Ever wondered why some trees are so misshapen? People have been warping trees for years, and continue to do so today. Sometimes, a tree’s odd shape is the result of human intervention for the purposes of wayfinding and navigation. By altering their natural growth pattern as a young sapling, Native Americans used trail marker trees as floristic road maps to pinpoint key travel routes and important landmarks.
On the site of the former Grand Traverse County Fairgrounds, now known as Civic Center Park, stands a protected Indian Trail Marker Tree. Such trees can occasionally still be found in forests and woodlands, but they are seldom formally protected from potential vandals or others with ill intent. Many trail maker trees were destroyed when forests were cleared for agricultural purposes, while others have been lost to development.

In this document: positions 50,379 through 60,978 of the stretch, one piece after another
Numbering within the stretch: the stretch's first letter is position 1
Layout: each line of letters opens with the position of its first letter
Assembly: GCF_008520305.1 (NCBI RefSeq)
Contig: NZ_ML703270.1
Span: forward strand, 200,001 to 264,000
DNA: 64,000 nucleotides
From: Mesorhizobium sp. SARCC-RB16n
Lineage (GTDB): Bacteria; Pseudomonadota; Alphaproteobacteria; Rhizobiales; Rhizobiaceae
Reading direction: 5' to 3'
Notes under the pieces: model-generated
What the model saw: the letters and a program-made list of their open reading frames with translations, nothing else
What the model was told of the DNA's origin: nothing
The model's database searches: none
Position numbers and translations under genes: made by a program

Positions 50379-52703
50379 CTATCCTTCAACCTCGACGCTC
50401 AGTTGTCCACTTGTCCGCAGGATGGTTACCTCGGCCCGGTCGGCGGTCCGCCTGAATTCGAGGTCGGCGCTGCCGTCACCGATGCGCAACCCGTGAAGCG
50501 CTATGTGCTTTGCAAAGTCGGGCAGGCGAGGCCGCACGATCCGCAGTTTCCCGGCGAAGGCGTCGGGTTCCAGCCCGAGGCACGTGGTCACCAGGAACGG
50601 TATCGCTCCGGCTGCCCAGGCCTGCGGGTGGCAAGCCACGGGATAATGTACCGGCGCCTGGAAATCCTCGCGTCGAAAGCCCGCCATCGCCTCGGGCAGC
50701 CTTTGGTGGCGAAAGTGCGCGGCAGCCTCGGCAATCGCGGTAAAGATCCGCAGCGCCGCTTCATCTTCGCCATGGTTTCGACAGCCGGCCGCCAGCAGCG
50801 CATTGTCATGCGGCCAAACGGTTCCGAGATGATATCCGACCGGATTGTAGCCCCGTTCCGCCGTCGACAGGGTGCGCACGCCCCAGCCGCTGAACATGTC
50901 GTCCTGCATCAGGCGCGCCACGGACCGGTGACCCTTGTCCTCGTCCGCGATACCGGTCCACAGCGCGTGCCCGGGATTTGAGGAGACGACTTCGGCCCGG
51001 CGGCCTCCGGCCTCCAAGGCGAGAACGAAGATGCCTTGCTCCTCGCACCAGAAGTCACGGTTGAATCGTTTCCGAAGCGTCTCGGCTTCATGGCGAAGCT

|World’s Largest Cherry Pie Tin||2020||4km||site_ao|
|Cathedral Barn at Historic Barns Park||2019||4.7km||site_ao|
|Botanical Garden Visitor’s Center Gift Shop Tunnel||2019||4.7km||site_ao|
|Perry Hannah Statue||2019||2.5km||site_ao|
|Botanic Garden at Historic Barns Park Fairy Trail||2019||4.7km||site_ao|
|Coast Guard City Monument||2019||1.6km||site_ao|
|Doug Murdick’s Rooftop Box of Fudge||2019||3.7km||site_ao|
|The Grave of Traverse Colantha Walker, a World Champion Cow||2019||4.6km||site_ao|
|The River Guardian||2019||2.3km||site_ao|
|Tunnels of Traverse City State Hospital||2019||4.1km||site_ao|
|The Hippie Tree||2017||4.7km||site_ao|
About the source: Atlas Obscura
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